You may be the ideal candidate for bariatric (weight-loss) surgery to cure diabetes and/or reduce obesity.
Pro golfer John Daly lost 115 pounds following weight-loss surgery in February 2009. Daly is now promoting the operation. “Your self-esteem gets better,” he said. “This is the greatest technology that anyone can have.”
Just as important, bariatric surgery WILL ALSO cure Type 2 diabetes in both obese and non-obese patients with an almost 90% success rate.
Bariatric surgery as a weight-loss procedure is already a widespread procedure in the U.S. and Canada for those with a Body Mass Index (BMI) of over 30. According to the Centers for Disease Control and prevention of the U.S. Department of Health and Human Services, Body Mass Index (BMI) is a number calculated from a person’s weight and height. It is used to screen for weight categories that may lead to health problems such as diabetes. The primary risk factor for Type 2 diabetes is obesity, and 90% of all patients with Type 2 diabetes are overweight or obese.
Calculating your BMI is simple. Click here. If your BMI is over 30, no matter whether you sufffer from diabetes or not, bariatric surgery — a gastric sleeve — in Costa Rica is a very attractive weight-loss/cure diabetes option. If you have diabetes and your BMI is under 30, bariatric surgery — specifically, a gastric bypass — may definitely be right for you.
The U.S. National Institutes of Health recommends bariatric surgery for obese people with a BMI of at least 40, and for people with BMI>35 and serious coexisting medical conditions such as diabetes.
However, if your BMI is under 30, you CAN’T get any bariatric surgery in the United States or Canada at all. That may well change, but it will take a while. Fifty science and medical diabetes experts representing 22 international organizations, including the American Diabetes Association, the American Society for Metabolic and Bariatric Surgery, Diabetes United Kingdom, The Obesity Society and the European Association for the Study of Diabetes, recently issued a consensus statement that calls for bariatric surgery to be used as a treatment for Type 2 diabetes. The statement, published online at the end of 2009 in the Annals of Surgery, is seen by attendees at the recent Diabetes Surgery Summit in Rome as the precursor to the establishment of a new medical discipline: ‘diabetes surgery’.
WHAT IS DIABETES?
So what exactly is diabetes? In freshman-biology terms, it’s a disease of the hormone insulin. Secreted by your pancreas, insulin moves glucose — the form of sugar your body uses for energy — from your bloodstream into your cells. Problems arise, however, when, often due to excessive weight gain, your cells start to become resistant to the effects of insulin. (It knocks, no one answers.) As a result, more insulin is required to dispose of the same amount of glucose. (The knock becomes a loud banging.) This condition, called insulin resistance, is the first stage of Type 2 diabetes.
According to the American Diabetes Assocation, Type 2 diabetes (what used to be called ‘adult onset diabetes’) is the most common form of diabetes. Millions of Americans have been diagnosed with Type 2 diabetes, and many more are unaware they are at high risk. Some groups have a higher risk for developing Type 2 diabetes than others. Type 2 diabetes is more common in African Americans, Latinos, Native Americans and Asian Americans/Pacific Islanders, as well as the aged population.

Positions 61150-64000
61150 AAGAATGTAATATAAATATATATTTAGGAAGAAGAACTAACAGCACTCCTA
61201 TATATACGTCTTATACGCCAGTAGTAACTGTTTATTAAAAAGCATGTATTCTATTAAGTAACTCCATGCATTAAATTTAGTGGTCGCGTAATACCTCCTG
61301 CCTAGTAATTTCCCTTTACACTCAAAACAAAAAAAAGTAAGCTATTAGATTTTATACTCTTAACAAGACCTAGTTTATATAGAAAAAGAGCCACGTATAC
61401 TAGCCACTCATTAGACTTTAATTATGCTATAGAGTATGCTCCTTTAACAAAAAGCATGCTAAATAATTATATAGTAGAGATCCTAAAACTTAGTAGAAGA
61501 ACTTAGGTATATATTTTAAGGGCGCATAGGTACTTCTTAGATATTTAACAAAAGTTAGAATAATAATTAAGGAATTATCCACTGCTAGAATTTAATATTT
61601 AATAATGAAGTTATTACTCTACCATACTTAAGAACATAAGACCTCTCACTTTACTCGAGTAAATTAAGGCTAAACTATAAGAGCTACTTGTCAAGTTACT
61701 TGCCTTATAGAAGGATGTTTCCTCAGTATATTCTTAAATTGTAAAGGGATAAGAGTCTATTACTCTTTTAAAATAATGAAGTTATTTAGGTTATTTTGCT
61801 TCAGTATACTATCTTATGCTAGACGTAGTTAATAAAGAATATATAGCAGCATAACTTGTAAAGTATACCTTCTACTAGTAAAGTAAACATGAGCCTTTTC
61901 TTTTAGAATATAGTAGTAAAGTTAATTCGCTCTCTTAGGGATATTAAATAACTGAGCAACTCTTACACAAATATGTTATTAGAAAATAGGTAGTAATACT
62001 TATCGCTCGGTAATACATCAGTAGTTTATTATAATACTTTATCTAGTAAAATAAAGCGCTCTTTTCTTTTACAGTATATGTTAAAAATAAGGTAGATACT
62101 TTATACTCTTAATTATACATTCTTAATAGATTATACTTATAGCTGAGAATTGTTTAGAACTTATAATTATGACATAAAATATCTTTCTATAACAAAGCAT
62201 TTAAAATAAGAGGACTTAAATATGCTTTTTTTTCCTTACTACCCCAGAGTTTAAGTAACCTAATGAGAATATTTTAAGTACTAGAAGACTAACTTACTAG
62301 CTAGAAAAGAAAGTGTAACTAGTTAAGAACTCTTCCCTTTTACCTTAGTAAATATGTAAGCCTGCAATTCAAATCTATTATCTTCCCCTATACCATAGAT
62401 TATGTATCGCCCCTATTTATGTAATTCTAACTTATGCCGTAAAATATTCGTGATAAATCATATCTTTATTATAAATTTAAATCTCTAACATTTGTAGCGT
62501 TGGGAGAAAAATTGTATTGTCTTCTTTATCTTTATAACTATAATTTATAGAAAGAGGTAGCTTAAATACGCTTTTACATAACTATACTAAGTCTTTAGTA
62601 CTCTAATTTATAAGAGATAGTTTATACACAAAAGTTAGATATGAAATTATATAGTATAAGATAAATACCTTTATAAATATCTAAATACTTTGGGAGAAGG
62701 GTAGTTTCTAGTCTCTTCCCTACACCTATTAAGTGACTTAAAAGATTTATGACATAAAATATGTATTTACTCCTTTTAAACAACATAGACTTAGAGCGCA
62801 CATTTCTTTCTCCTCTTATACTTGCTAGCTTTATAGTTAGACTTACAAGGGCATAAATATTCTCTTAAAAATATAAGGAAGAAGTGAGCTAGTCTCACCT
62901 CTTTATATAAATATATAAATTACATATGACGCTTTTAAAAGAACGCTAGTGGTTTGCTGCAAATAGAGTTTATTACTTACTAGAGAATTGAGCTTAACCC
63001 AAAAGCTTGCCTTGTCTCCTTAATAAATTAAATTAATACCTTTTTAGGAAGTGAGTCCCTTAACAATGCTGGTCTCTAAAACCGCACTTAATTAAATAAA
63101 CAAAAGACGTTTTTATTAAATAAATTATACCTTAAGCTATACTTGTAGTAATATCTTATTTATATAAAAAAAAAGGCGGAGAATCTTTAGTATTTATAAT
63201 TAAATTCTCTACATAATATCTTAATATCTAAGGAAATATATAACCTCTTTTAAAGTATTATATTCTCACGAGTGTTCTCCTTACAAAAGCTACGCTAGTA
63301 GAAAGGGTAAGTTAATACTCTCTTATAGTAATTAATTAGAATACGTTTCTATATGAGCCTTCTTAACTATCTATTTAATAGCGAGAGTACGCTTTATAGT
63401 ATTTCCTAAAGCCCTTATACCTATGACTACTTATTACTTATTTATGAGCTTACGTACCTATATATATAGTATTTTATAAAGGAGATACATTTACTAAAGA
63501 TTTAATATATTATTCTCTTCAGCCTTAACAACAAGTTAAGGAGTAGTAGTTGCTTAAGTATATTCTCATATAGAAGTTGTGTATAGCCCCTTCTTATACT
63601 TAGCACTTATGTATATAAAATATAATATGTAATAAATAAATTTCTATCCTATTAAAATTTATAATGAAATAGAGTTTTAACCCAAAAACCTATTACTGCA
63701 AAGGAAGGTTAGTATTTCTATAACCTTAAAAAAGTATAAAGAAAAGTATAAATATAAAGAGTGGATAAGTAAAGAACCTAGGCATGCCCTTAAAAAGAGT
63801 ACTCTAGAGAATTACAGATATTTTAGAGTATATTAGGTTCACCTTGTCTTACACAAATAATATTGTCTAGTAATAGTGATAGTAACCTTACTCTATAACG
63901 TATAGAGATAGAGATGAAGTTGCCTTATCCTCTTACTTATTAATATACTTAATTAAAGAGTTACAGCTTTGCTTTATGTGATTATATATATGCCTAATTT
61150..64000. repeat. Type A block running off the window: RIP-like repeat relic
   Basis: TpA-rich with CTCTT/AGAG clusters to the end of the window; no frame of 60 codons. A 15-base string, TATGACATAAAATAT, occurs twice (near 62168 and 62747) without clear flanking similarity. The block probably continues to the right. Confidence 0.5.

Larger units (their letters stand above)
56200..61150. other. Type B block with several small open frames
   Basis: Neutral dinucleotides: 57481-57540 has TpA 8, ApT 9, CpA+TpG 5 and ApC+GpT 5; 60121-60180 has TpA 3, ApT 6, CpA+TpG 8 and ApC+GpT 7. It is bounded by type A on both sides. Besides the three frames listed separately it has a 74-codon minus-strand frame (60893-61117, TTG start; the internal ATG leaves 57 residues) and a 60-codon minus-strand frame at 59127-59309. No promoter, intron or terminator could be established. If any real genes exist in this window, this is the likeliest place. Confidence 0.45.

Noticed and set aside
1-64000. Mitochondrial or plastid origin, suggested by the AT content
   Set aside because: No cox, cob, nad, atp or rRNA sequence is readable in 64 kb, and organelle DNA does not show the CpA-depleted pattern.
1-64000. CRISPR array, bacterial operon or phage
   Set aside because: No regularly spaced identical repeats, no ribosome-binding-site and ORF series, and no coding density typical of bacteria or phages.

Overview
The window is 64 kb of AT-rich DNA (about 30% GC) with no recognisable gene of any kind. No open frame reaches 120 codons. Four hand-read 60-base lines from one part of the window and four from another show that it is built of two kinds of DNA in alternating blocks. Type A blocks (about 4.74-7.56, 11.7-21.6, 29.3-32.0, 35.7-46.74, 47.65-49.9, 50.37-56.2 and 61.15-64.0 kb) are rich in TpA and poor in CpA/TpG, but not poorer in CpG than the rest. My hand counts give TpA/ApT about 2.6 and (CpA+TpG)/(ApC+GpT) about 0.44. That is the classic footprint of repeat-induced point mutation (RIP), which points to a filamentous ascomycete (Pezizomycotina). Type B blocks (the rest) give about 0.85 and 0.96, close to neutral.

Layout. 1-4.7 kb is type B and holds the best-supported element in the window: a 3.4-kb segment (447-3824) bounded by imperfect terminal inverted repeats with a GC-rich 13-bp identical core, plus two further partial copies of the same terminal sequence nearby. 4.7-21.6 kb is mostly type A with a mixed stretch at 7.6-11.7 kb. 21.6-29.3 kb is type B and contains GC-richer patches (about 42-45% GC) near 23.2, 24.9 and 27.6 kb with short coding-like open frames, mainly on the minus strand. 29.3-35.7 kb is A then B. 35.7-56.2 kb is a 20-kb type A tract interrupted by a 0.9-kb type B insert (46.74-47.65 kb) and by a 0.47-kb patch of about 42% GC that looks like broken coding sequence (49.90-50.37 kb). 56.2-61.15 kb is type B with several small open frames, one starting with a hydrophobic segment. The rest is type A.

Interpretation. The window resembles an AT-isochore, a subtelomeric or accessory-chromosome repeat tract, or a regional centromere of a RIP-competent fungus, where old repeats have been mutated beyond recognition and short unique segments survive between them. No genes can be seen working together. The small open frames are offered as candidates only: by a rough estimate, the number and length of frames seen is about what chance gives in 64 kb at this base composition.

Although not an infectious disease, diabetes seems to be spreading like one, as this cartoon from Diabetes Health correctly alludes to. Since 1980, its prevalence in the United States has risen by 47 percent, a trend which is expected to take a space-shuttle trajectory in the next decade. It is also increasing world-wide. The projections indicate that 330,000,000 people will suffer from diabetes by 2025.
Diabetes often goes undiagnosed because many of its symptoms seem so harmless. Recent studies indicate that the early detection of diabetes symptoms and treatment can decrease the chance of developing the complications of diabetes.
Type 2 Diabetes Symptoms*
Type 2 diabetes symptoms may develop very slowly. In fact, you can have Type 2 diabetes for years and not even know it. Look for:
- Increased thirst and frequent urination.
- Increased hunger.
- Possible weight loss.
- Fatigue. If your cells are deprived of sugar, you may become tired and irritable.
- Blurred vision.
- Slow-healing sores or frequent infections.
- Areas of darkened skin
*Often people with Type 2 diabetes have no symptoms
Diabetes was the seventh leading cause of death listed on U.S. death certificates in 2006. This ranking is based on the 72,507 death certificates in 2006 in which diabetes was listed as the underlying cause of death. According to death certificate reports, diabetes contributed to a total of 233,619 deaths in 2005, the latest year for which data on contributing causes of death are available. Diabetes kills more people every year than breast cancer and AIDS combined. Also, diabetes is the leading cause of death by disease in Canada.
Diabetes is the leading cause of blindness in people between 25 and 74, as well as the leading cause of heart disease, stroke, kidney disease, blindness, and amputation. Hearing loss is about twice as common in adults with diabetes compared to those who do not have the disease, according to a new study funded by the US National Institutes of Health (NIH).